Reuters Health Information (2004-06-02): New biomarkers may predict liver tumor aggressiveness
New biomarkers may predict liver tumor aggressiveness
Last Updated: 2004-06-02 13:30:54 -0400 (Reuters Health)
NEW YORK (Reuters Health) - Expression of vascular endothelial growth factor (VEGF) and the tumor-suppressing gene Rb2/p130 may serve as prognostic markers of the aggressiveness of hepatocellular carcinoma (HCC), according to a report in the May 15th issue of Clinical Cancer Research.
A number of molecular factors have already been shown to be associated with HCC invasiveness, the authors explain, but the identification of other markers is important for predicting patient outcomes and tailoring treatment.
Dr. Pier Paolo Claudio from Sbarro Institute for Cancer Research and Molecular Medicine, Temple University, Philadelphia, and colleagues examined the expression of p27, PCNA, tumor-suppressor protein Rb2/p130, and VEGF in 21 cases of HCC to determine their usefulness as prognostic indicators for HCC.
Lack of pRb2/p130 expression and higher VEGF expression were associated with a trend to poor survival, the authors report, and their levels were significantly negatively correlated.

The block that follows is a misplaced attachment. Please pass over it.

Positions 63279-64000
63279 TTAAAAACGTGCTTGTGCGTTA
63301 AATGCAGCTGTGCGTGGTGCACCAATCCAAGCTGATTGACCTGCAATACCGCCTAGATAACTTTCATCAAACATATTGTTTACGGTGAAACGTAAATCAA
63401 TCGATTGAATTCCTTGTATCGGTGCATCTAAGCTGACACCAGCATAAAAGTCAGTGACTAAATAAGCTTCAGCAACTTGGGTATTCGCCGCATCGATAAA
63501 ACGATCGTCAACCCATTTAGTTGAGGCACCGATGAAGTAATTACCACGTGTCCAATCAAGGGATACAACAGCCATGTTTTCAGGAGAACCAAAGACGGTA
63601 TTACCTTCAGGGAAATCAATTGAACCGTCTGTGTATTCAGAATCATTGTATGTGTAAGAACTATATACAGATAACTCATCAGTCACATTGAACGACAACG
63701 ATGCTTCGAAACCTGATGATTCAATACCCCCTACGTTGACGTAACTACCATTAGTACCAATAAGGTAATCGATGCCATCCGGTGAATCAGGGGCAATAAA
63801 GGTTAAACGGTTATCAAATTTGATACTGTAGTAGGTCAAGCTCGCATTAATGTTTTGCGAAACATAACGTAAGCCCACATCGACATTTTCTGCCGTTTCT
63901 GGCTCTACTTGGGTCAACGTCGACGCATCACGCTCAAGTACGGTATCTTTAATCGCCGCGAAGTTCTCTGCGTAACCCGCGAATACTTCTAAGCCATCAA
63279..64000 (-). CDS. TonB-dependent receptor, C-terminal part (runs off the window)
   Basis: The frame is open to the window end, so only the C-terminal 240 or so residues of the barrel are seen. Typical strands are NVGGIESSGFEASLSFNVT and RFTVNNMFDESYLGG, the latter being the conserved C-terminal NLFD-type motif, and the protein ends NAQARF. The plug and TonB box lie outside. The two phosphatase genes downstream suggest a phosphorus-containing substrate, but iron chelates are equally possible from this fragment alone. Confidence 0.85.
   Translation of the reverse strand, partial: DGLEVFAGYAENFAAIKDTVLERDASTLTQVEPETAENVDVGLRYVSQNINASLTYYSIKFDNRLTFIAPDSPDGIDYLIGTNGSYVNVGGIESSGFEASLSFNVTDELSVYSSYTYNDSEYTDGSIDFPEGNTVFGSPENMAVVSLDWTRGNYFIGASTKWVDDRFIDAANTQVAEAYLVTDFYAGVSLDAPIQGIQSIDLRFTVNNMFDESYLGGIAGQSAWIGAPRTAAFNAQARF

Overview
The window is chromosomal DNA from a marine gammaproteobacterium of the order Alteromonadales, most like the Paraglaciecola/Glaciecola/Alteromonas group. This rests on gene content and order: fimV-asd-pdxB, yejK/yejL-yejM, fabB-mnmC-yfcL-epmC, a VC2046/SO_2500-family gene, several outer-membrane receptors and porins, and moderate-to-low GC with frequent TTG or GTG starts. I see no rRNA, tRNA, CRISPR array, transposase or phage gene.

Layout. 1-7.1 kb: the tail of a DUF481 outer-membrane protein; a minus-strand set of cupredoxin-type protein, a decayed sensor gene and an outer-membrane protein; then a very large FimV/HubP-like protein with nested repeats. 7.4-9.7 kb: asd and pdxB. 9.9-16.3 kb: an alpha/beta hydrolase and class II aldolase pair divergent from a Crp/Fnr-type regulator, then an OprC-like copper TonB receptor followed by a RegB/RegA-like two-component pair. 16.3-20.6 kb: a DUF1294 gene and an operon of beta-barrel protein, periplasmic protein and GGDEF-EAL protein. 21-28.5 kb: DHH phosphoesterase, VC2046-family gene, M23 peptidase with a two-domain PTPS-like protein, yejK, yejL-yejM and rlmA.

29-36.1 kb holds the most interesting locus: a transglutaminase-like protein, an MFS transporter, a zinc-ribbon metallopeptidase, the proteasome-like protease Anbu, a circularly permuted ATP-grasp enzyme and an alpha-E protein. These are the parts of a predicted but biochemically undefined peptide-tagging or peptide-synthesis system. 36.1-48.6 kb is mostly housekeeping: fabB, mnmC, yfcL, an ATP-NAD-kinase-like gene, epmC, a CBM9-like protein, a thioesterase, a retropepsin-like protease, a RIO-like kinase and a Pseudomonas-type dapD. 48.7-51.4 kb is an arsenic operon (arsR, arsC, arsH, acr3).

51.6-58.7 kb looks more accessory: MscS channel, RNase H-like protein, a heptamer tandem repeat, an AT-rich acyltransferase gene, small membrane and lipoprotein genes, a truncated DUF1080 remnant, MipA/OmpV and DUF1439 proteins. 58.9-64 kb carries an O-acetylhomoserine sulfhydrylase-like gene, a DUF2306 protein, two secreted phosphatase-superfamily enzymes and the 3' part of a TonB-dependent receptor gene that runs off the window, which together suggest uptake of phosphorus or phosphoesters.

Levels of pRb2/p130 decreased as tumor malignancy increased and tumor cells became less differentiated, the report indicates, whereas VEGF was undetectable in low-grade HCC tumors but increased in advanced tumor malignancy.
Like VEGF, PCNA expression was high in poorly differentiated HCC specimens and progressively decreased in moderately and well-differentiated HCC specimens, the researchers note.
"The majority of the tumors were p27-negative regardless of grade and patient survival," Dr. Claudio told Reuters Health. "In this case, other biological markers are necessary to serve as prognostic indicators."
"The inverse relationship between pRb2/p130 and VEGF can serve as a prognostic indicator to predict which tumors will acquire the necessary genetic modifications to become biologically aggressive even at an early grade," Dr. Claudio said. "This may serve as a valuable tool to direct management decisions early in the course of therapy."
"It is possible that the inverse relationship between the two biomarkers pRb2/p130 and VEGF may exist in other cancer types as well," Dr. Claudio added. "Therefore, it would be necessary to further investigate these proteins in other cancer types."
Clin Cancer Res 2004;10:3509-3517.